Motion sensors don’t just drive gameplay. With the right software, they can scan dinosaur skulls, monitor glaciers and help robots to see.
A fossil fish found in Yunnan, China, has filled in a gaping hole in how researchers thought the vertebrate jaw evolved.
The 423-million-year-old specimen, dubbed Qilinyu rostrata, is part of an ancient group of armoured fish called placoderms. The fossil is the oldest ever found with a modern three-part jaw, which includes two bones in the upper jaw and one in the lower jaw. Researchers reported their find on 20 October in Science.
The US National Science Foundation (NSF) has quietly reinstated its programme to support biological specimen collections that are important for studying disease, invasive species, climate change and conservation. Scientists had protested against the agency’s decision, announced in March, to suspend the programme pending an evaluation that is due later this year.
The cabinets of the Field Museum in Chicago hold a collection of eggs that led to one of the most famous conservation discoveries of the twentieth century: that the pesticide DDT was causing widespread nesting failures in birds of prey.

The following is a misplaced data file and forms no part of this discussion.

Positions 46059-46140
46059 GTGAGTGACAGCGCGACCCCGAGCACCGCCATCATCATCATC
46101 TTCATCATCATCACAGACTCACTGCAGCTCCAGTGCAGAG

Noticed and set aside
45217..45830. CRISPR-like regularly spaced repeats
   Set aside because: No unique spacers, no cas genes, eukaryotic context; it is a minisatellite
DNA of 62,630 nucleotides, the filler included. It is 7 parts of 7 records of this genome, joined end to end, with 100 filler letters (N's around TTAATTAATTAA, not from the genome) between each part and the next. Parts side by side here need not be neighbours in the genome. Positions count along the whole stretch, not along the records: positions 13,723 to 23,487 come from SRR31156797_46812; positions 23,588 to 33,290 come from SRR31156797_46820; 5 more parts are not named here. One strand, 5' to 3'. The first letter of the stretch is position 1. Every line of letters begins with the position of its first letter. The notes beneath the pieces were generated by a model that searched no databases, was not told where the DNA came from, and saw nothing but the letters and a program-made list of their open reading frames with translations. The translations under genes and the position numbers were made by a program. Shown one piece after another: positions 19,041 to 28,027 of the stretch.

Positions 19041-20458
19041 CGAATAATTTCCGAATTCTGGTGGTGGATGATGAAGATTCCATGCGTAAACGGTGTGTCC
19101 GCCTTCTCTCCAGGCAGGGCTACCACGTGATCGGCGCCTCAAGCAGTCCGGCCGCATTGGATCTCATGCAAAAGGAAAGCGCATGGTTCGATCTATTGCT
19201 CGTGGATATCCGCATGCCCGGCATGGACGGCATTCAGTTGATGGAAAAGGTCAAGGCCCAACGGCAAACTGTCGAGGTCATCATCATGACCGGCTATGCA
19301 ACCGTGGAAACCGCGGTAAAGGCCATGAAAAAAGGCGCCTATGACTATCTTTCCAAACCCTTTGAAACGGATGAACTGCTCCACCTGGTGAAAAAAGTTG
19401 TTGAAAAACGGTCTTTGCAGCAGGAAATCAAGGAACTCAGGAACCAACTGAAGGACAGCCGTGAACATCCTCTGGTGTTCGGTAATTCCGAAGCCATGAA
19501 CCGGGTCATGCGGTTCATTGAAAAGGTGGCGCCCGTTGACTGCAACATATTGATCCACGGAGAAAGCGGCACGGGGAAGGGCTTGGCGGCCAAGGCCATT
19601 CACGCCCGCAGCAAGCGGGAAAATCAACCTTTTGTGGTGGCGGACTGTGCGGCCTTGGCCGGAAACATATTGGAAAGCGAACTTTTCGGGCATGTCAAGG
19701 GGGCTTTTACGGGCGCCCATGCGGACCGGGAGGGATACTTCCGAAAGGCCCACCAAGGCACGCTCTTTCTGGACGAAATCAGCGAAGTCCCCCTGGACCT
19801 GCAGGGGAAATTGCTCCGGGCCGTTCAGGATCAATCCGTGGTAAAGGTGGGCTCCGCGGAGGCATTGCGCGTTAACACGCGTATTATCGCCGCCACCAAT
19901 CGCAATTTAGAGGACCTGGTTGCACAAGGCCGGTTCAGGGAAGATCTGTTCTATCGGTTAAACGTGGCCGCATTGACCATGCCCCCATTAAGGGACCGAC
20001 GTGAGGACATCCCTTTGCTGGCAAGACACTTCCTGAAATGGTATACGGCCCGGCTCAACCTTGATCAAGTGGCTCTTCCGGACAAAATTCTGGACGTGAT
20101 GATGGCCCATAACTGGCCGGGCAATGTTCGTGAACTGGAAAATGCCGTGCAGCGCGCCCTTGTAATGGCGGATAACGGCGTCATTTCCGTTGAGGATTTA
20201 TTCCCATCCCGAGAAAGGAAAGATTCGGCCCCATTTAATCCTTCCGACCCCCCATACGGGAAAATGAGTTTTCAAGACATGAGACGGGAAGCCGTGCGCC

But such specimen troves — which are used to identify species, track diseases and study climate change — have lost a valuable means of support. Last week, the US National Science Foundation (NSF) announced that it would indefinitely suspend a programme that provides funding to maintain biological research collections.
Move over, T. rex: There’s a new toughest dinosaur in town. One specimen of Dilophosaurus (portrayed in Jurassic Park—inaccurately—as a venom-spitting dino with a neck frill) survived a record-breaking eight bone injuries in its front limbs and shoulder.